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Archived Issues



Seven Questions With....            

Jen Danish
Head of School,
Grace Episcopal Day School



Jean Brune
John Lewis
Bill Heiser
Lisa Nagel
Brent Johnson

Kevin Clark

Chrissy Aull
Steve Buettner
Valaida Wise

Paul Barker
Kathleen Jamieson
Rabbi Mitchel Malkus

Damian R. Jones
Susanne Johnson
Chip Prehn
Dennis Campbell
Christine Szala
Jon Kidder
Sue Sadler

AIMS Insights is a newsletter started in the summer of 2016 with the goal to communicate AIMS activities, as well as highlight interesting and exciting AIMS member school events. We also aim to stress the value of independent education overall, as well as the process of accreditation.

AIMS profiles a new school leader in each issue of Insights in our series entitled Seven Questions With...For our current profile, we reached out to the Head of School at Grace Episcopal Day School, Ms. Jen Danish.

1. Why did you decide on a career in education?

I am finishing only my second year as a Head of School, but this is also my 23rd year in education. I knew in college that I wanted to be a teacher and I was lucky to graduate from college and go right into the classroom as an English teacher at Cheshire Academy in CT. In my many years in schools and before becoming a head, I’ve had the good fortune to teach English and coach field hockey and lacrosse, run a dorm of 30 girls, be an athletic director, a lower school head, and play handbells with a faculty handbell group! It’s been such a varied and exciting career and now as a head, I find myself equally exhilarated by the daily variety that is my job each day at Grace.

2. What experiences and preparation helped you become a head of school?

For the bulk of my career, 10 years, I was a Director of Admission and Financial Aid at St. Patrick’s Episcopal Day School. In that time, I really saw the changing landscape of admission in the DC market unfold and the rise of competition from better public and new charter school programs in our area. The rise in tuition in our schools has impacted our ability to continue to attract and retain families in the ways we did 10 years ago. My arrival at Grace came at a time when the Board was open to some new thinking about how we might shift our position as a small school. We are just finishing our first year of unveiling a Variable Tuition Program that makes it possible for us to further advance our commitment to affordability and accessibility at Grace.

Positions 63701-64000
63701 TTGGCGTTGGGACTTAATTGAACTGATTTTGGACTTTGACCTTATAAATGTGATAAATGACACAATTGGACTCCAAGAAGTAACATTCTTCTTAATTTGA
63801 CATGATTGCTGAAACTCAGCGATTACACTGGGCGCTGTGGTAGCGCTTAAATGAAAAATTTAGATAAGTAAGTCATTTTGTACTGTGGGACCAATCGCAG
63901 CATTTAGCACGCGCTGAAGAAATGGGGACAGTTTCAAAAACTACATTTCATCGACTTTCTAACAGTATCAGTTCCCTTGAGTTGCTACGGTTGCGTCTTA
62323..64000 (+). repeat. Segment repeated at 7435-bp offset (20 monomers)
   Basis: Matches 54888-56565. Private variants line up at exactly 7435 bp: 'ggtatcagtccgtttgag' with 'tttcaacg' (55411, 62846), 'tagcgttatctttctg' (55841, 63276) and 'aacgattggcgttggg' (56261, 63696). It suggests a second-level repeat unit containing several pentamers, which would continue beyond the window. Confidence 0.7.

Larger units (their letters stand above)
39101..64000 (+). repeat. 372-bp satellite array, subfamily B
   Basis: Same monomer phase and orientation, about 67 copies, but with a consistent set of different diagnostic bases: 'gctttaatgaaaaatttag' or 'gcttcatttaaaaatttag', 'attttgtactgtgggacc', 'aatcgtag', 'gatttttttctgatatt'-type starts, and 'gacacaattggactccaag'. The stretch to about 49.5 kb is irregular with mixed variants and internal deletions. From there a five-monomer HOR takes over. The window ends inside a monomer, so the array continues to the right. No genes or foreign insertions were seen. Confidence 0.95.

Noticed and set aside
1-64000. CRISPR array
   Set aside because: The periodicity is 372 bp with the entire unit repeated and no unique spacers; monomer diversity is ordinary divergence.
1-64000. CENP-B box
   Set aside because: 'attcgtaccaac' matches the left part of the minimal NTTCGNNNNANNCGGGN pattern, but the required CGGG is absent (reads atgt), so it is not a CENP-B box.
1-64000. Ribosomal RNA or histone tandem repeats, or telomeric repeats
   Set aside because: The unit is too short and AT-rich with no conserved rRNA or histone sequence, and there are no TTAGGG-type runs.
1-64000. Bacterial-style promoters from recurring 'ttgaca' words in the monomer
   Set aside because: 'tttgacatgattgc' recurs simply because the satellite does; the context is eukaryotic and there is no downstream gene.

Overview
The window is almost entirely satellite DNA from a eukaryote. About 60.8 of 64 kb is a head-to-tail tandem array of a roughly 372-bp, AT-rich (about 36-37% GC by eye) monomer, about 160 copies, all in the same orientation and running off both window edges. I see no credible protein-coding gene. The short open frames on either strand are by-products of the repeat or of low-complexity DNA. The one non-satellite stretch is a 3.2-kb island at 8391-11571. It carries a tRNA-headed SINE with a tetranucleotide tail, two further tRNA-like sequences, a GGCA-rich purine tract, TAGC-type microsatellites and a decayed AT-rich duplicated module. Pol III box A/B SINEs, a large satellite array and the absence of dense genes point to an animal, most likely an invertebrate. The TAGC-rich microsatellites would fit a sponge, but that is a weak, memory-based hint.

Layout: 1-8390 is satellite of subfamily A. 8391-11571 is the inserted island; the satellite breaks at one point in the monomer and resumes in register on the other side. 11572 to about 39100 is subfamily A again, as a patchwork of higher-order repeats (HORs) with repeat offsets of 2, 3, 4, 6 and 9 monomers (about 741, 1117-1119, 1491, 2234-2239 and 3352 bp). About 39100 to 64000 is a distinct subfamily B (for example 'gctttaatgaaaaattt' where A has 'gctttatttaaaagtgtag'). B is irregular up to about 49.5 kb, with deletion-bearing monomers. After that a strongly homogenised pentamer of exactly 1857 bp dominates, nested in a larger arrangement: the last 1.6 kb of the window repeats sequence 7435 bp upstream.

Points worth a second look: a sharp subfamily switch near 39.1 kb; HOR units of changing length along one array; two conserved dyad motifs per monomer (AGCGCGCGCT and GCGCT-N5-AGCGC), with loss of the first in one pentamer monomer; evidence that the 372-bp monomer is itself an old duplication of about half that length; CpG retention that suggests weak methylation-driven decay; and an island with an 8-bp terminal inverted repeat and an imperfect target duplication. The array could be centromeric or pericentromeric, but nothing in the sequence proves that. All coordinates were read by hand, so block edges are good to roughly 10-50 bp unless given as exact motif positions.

3. What sustained and/or inspired you as a school head?

Having begun my career as a teacher, I always come back to the importance of the student experience in schools. As a Head, you are charged with a lot of tasks that may seem far away from that truth. To see the impact that our faculty have on our students is extraordinary, and so the moments when I can lean in to see this growth and joy are what inspire me daily. Pat Bassett, former President of NAIS, used to say that “schools are in the ‘life-changing’ business,” and I have seen and experienced that over many years. Now that is inspiring work to be in!

4. How has the work of heading a school changed in your time?

There is no question that the business side of running a school has become more of a focus and pressure in our work. Back in 1990, when I first joined a school as a teacher, my head was more of an educator administrator. Over time, I have learned from mentors in the work that considering the budget and how to attract alternative revenue is critical to long term survival.

5. What do you think is the most important innovation that independent schools must adopt?

The challenge of continuing to advance the value of our schools in a competitive landscape when parents feel the pressure of their own student loans and rising costs of living will be with us for a long time to come. At Grace, we are focusing on maintaining our commitment to being a school that is inclusive and accessible to a broad representation of families. It has required us to consider big long-term initiatives that will ensure our sustainability and our commitment to our mission. Variable Tuition is one of the ways we hope to accomplish these goals.

6. If you weren't serving as a Head of School, what would you be doing instead, or what would your life be like?

I’m not sure I really could see myself in another industry or career. I do wonder what my life would be like if I weren’t living in a major city. I grew up on 200 acres in VT, so I have fantasies of living in the country again surrounded by rescue cows and my dog; but I am sure I would be working with students too!

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